AI or not AI?

by | Nov 12, 2020


Written by Dayna Camilleri Clarke 

Artificial Intelligence (AI) is a phrase that’s been doing the rounds for quite some time, but is it just a buzz word set to fizzle out or should we fear a take-over by machines? Dayna Camilleri Clarke caught up with Pierre Vella: Head of Department, Marica Xuereb: Project Manager, Daniela Chetcuti  Consultant, and Keith Cortis: Senior Solutions Architect, who form part of the Programme Management Department from the government’s technology arm MITA, to find out more about the phenomena concerning the local context.


AI or not AI

According to a recent McKinsey & Company report[1], all companies should be preparing for the digital wave of disruption AI is bringing, and that’s exactly what MITA are doing. “We all know it’s a do or die situation and with technology constantly changing, we all have to adapt to a new way of thinking. In such a state of flux, the only constant thing is change. At MITA, we are working relentlessly to streamline processes for the public and government. What we do today isn’t the way we will be working tomorrow” explains Daniela.


“It’s a great time to avail of the opportunity to gather big data and usefully utilise AI technologies and other Advanced Analytics techniques to automate certain processes and build intelligent systems” Keith Cortis said.  As an AI specialist, he reveals the pioneering work the Programme Management Department has been working on, which spans from computer vision to natural language processing.


Keith continues by talking about these projects saying that “There’s an inherent need for the recognition of the Maltese language within certain intelligent technologies. Many voice-controlled virtual assistants, such as Amazon Alexa and Google Home, do not currently understand the Maltese language. Wanting to preserve our mother tongue, we are working on developing language tools and resources required to recognise the Maltese language and to build any AI Maltese language technology, such as chatbots and recommender systems”.


Marica adds, “Another fruitful project we have recently embarked upon was the implementation of a system for Notaries to upload site plans, which technology uses image recognition to automatically process site plans’ authenticity. This saves many human hours of repetitive and tedious manual tasks, which do not necessarily add value and creates unnecessary bottlenecks”. But how can MITA stay abreast of the changing climate? Marica replies “We were an integral pillar to the recent Malta AI Strategy, especially with respect to the need for accessing the Government of Malta Hybrid Cloud platforms, technology and resources that can be facilitated through organisational bodies mandated to support the AI ecosystem.  Furthermore, we are also heavily involved in collaboration at an EU level through participation in project groups and EU projects, which gives us the experience to move forward, share knowledge and implement processes locally. We don’t have to see change as a threat- but more as what can technology do for us. It’s an exciting time to be in this industry, to be at MITA”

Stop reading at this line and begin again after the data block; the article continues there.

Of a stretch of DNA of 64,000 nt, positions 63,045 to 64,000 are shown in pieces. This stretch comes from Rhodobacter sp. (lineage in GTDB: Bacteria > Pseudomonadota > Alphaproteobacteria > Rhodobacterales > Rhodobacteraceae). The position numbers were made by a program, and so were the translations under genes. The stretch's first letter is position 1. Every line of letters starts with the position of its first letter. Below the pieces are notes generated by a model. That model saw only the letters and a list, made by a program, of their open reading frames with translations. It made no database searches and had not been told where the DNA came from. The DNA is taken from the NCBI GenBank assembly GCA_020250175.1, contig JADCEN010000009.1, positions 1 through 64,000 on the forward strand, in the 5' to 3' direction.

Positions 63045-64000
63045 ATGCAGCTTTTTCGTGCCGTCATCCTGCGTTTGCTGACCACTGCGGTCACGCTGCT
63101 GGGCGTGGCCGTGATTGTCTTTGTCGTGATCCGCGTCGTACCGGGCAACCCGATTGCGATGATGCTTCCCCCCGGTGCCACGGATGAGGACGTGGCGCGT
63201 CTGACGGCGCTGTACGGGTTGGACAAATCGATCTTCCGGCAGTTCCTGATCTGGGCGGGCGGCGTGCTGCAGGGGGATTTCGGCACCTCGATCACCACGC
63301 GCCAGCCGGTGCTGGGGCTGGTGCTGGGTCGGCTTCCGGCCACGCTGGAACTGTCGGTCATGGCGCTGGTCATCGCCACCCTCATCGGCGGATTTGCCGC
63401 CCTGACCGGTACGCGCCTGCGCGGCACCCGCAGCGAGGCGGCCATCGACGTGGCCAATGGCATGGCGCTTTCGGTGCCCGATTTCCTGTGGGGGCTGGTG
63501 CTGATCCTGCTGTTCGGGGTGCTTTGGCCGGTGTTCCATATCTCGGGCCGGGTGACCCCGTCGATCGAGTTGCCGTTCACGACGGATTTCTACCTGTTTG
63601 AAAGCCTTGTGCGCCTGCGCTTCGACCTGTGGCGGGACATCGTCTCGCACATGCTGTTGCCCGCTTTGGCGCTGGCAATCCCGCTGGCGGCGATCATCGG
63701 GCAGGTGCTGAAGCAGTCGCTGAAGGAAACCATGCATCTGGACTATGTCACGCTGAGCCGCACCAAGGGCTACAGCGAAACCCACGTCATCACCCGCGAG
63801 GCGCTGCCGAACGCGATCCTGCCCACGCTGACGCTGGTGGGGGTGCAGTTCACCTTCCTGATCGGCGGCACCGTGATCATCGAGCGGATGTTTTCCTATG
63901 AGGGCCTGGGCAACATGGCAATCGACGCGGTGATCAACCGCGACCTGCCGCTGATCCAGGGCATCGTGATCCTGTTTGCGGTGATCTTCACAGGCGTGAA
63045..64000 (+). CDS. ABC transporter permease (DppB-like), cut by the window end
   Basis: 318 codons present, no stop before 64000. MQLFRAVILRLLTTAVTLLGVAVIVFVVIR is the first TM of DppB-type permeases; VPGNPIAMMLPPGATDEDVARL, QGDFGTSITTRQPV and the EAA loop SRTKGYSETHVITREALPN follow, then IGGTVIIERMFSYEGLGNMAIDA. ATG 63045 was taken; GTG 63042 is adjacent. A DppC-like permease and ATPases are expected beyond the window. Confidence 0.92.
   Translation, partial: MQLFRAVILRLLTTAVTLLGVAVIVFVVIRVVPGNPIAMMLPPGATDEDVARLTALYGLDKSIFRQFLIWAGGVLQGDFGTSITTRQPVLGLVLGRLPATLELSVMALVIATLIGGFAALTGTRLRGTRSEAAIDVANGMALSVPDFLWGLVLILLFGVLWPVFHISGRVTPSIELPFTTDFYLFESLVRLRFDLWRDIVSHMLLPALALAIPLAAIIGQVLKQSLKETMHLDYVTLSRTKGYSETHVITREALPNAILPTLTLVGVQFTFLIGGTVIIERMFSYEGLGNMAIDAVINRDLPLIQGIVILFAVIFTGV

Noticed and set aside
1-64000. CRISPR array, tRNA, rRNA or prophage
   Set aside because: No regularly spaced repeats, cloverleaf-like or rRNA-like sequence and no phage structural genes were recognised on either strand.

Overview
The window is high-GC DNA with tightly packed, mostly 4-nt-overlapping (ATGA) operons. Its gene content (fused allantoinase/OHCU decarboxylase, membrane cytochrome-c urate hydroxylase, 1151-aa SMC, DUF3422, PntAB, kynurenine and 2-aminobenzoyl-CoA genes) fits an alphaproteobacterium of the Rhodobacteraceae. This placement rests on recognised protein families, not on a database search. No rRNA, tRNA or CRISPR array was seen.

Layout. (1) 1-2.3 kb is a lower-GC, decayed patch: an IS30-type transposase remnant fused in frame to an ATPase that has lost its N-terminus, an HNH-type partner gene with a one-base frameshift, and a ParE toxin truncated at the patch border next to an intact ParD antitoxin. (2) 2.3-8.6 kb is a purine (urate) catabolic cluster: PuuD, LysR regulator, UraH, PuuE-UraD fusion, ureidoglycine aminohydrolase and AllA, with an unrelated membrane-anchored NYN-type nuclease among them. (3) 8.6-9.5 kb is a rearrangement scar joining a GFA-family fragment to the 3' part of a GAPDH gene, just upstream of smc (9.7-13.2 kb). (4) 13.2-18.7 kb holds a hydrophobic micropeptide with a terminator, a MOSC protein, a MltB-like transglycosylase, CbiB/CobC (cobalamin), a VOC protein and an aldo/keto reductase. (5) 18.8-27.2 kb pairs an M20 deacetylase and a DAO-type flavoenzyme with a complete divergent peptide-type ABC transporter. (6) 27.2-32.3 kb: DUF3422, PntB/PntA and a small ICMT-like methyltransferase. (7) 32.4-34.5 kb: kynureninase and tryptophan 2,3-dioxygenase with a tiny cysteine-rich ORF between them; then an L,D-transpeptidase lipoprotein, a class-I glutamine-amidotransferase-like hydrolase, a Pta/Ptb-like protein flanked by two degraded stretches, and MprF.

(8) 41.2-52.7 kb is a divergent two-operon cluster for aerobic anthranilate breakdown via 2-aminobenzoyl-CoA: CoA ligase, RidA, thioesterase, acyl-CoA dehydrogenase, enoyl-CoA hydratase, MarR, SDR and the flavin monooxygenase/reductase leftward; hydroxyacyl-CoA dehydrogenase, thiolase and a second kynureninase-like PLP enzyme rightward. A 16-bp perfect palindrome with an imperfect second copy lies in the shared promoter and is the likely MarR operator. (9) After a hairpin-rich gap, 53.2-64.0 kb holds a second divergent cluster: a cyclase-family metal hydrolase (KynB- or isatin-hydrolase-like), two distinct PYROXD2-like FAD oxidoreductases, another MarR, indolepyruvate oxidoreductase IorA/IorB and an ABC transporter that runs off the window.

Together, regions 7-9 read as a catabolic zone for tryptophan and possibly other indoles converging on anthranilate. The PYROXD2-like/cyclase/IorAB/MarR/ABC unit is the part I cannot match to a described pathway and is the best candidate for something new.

Talking about AI, one should also investigate the importance of ethics in the promotion of responsible AI practices.  Keith speaks about how a core component of the Malta AI Strategy, was that in October 2019 saw the development of a National AI Ethical Framework.  This is an important milestone because it ensures that AI development is ethically aligned, transparent and socially responsible. In essence, trustworthy AI should be lawful – that is respecting all applicable laws and regulations; ethical and robust, both from a technical aspect as well as from a social environmental point of view.  It must not discriminate, whilst also be sensitive to privacy and data protection, transparent and traceable and offer well-being to humans. There is no simple and straight answer to any question related to AI.  One must ensure that development of AI solutions is validated against a holistic assessment and not in a fragmented way.


From talking to the experts at MITA, the impact on jobs may sound scary, but it shouldn’t be. AI in our workforce shall not result in a loss of employment. To the contrary it shall provide these workers with the opportunity to work on more interesting day-to-day work that is more rewarding and valuable to them and the agency as a whole.  “It is again why the agency heavily invests in training for its employees; both in upskilling plans for current technologies as well as reskilling for the ‘reprogramming’ of people’s mindsets.  This is the only way to remain relevant and effective in today’s dynamic environment”, explains Daniela.  MITA well and truly shall have their finger on the pulse when it comes to this. Pierre continues, “We see great progress already, especially with the health systems, and the provision of government services such as Social Security and Tax services. Our goal is that citizens won’t need to inform the government of changes in circumstances and provide documentation – whether that’s for welfare benefits, marriage or the death of a loved one; simply we will work seamlessly once certificates are issued, to draw the dots to save people repeating information to different departments and reduce the paperwork, all within legal parameters”.


After all, concludes Pierre with a reassuring smile, “For when the robots do come for our jobs, the challenge will then be to yet again find the opportunity to re-invent ourselves”.





All companies should be preparing for the digital wave of disruption AI is bringing, and that’s exactly what MITA are doing security threats that people and businesses need to be aware of!



Artificial Intelligence

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